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Château Calon Ségur: “a new impetus”

Words: Charlie Geoghegan
Published: 5th May 2023



Ten years ago, centuries of aristocratic ownership came to an end at Château Calon Ségur. Vincent Millet, winemaker and general manager here, is fully embracing the estate’s “new lease of life”

Wine has been made at what is now Château Calon Ségur since at least the 12th century. The history of the estate is a story of French aristocracy, having been owned by a succession of noble names through the centuries, from de Gascq to Capbern-Gasqueton. Most notable of all, perhaps, was the Marquis de Ségur, who also owned the vineyards of Lafite, Latour and Mouton. Despite laying claim to three future First Growths, his home – and, as the adage goes, his heart – was firmly at Calon. The estate being the domain of nobility is now a thing of the past, however.

After hundreds of years of family ownership, Calon was acquired in 2012 by Suravenir, a large insurance group that forms part of the larger Crédit Mutuel Arkéa. Big conglomerates operating châteaux is nothing new in Bordeaux, though it provides an interesting contrast here.




01: Vincent Millet has made Calon since 2006

02: The heart motif, a nod to the Marquis de Ségur


“It gave the estate a new lease of life,” says Vincent Millet, the general manager of Calon and its sibling property, Château Capbern. He also oversees the three Right Bank châteaux the group acquired from Artémis Domaines, the present-day owner of Latour. Vincent is no corporate spokesman; he has worked here since 2006, quietly and consistently making one of the Médoc’s most lauded wines. Before that, he spent several years at Château Margaux.

Vincent Millet is no corporate spokesman; he has worked here since 2006, quietly and consistently making one of the Médoc’s most lauded wines


Vincent knows Calon intimately and clearly feels an attachment to the estate. He also knew that it was in need of investment. Even for the great families that owned Calon historically, he explains, “earning money from wine was still very difficult.” Things became more prosperous in the 1980s and ’90s as Robert Parker helped to spread the word of Bordeaux around the world.

“We saw a sudden rise from that moment, and the property started to earn money,” Vincent says. “But it wasn’t enough for significant investment.”

Roll on a few decades and the arrival of a new owner with serious financial clout. Suravenir invested heavily here – in the winery, the cellar and the château itself – to the tune of 25 million euros. Such an outlay would simply be beyond most family-owned operations. Yet it has given the estate “a new impetus”, Vincent says – and it will have a positive effect for generations to come here.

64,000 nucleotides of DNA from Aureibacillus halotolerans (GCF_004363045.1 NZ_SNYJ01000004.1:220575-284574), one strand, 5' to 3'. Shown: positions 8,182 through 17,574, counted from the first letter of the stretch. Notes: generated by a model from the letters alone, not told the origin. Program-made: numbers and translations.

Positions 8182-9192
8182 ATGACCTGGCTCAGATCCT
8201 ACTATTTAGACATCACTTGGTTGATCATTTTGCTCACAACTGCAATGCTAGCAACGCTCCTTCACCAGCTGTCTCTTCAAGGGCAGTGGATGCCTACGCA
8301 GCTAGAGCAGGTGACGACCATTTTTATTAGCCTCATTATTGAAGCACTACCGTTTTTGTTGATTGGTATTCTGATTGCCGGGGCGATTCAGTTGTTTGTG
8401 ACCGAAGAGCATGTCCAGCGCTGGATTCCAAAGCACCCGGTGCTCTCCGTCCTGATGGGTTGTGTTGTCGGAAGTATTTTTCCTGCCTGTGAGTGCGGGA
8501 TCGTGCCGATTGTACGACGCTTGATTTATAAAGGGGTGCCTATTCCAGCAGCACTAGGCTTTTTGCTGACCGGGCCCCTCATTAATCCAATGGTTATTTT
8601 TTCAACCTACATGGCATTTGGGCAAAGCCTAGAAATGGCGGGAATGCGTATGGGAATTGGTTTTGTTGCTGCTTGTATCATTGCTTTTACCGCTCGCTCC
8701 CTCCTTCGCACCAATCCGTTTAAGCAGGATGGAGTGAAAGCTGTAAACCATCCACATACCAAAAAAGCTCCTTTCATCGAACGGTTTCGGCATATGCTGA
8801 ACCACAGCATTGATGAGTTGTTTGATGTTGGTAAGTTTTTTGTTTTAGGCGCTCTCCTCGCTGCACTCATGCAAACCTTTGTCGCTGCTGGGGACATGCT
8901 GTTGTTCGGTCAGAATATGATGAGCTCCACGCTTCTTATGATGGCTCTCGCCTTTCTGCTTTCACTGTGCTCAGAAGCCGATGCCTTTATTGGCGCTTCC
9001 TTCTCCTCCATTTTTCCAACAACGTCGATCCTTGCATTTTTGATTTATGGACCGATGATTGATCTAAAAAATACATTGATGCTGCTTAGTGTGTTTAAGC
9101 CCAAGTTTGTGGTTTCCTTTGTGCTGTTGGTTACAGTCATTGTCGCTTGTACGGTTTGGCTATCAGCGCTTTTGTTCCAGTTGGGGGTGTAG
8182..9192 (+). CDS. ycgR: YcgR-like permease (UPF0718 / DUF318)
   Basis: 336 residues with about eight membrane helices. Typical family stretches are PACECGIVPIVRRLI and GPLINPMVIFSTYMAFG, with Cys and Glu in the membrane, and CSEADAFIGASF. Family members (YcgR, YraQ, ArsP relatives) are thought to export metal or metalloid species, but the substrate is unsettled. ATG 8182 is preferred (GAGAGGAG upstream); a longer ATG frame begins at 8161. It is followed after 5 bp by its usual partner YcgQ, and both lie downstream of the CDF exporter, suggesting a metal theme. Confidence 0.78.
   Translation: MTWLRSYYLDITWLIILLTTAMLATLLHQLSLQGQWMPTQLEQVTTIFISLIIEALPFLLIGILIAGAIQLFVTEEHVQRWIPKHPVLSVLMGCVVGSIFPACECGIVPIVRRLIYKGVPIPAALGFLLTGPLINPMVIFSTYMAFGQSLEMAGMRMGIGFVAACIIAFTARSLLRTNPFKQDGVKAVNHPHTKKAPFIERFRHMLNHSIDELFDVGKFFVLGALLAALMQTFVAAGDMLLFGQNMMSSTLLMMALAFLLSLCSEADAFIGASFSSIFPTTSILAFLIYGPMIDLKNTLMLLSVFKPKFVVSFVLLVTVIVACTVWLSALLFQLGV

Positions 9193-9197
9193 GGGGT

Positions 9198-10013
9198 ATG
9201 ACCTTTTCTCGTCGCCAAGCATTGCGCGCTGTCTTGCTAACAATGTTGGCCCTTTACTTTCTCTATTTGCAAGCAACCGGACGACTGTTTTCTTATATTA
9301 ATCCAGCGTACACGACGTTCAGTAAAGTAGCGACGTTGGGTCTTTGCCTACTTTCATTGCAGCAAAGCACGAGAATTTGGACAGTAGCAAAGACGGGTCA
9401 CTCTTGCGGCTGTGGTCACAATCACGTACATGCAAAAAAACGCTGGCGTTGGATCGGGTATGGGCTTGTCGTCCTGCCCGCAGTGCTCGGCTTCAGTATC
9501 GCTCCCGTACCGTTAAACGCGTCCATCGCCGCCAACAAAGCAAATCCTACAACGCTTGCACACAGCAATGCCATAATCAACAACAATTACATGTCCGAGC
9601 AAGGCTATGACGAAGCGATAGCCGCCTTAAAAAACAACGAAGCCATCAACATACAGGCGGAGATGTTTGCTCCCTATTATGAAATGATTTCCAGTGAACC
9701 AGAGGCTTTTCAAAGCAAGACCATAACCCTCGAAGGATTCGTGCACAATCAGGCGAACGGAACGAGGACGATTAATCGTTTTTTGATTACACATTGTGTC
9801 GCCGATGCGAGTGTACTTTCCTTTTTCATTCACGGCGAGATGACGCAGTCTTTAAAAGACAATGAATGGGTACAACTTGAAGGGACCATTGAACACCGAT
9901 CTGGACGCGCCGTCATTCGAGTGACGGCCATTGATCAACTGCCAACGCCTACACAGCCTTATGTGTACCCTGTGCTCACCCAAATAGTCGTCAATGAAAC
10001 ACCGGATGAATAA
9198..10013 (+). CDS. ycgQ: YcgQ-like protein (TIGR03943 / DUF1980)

03: Calon’s new owners have invested heavily here

04: More and more estates are ageing their wines in amphorae


The results are plain to see. Vincent and his team have ultra-modern facilities letting them monitor everything down to the last detail, from sophisticated temperature control to bottle authentication. There’s a team of 50 here, made up of of smaller, specialised teams.

“The tractor drivers only drive tractors,” Vincent says – and there’s a team of mechanics on hand to maintain those tractors and other equipment. Research and development (R&D) is an important function, and one close to Vincent’s heart (this having been his metier at Ch. Margaux), though he prefers the term “technological innovation”. That department looks for solutions to issues in the vineyard and cellar, often investigating “if there are solutions in other industries”, citing food processing and cereals as sectors to learn from.


The changing climate is one of the great challenges of viticulture today, not least here in St Estèphe where grapes have not always ripened uniformly. Warmer vintages have led to more consistent ripening, Vincent explains, though this has brought with it higher potential alcohol levels.

When Vincent arrived here, chaptalisation was commonly used to increase the alcohol level and achieve better balance in the wine. Within a few short years, it was no longer necessary. This was on one hand a benefit, Vincent says, but it “posed other questions” too. “It gave us a chance to rethink the way we were making wine.”

Harvesting grapes is hard work – on the pickers and, if you’re not careful, the grapes. Warmer summers and autumns make for tougher working conditions and mean that harvested grapes can get relatively hot. “In 2022, some grapes were above 30 degrees Celsius,” Vincent says. This called for a change of some sort. Laughing off the notion of harvesting at night (this is France, after all), he instead introduced a new cooling system which chills the grapes rapidly once they get to the winery.




05: The town of St Estèphe sits just beyond Calon’s walls

06: The 2022 vintage is undergoing its élevage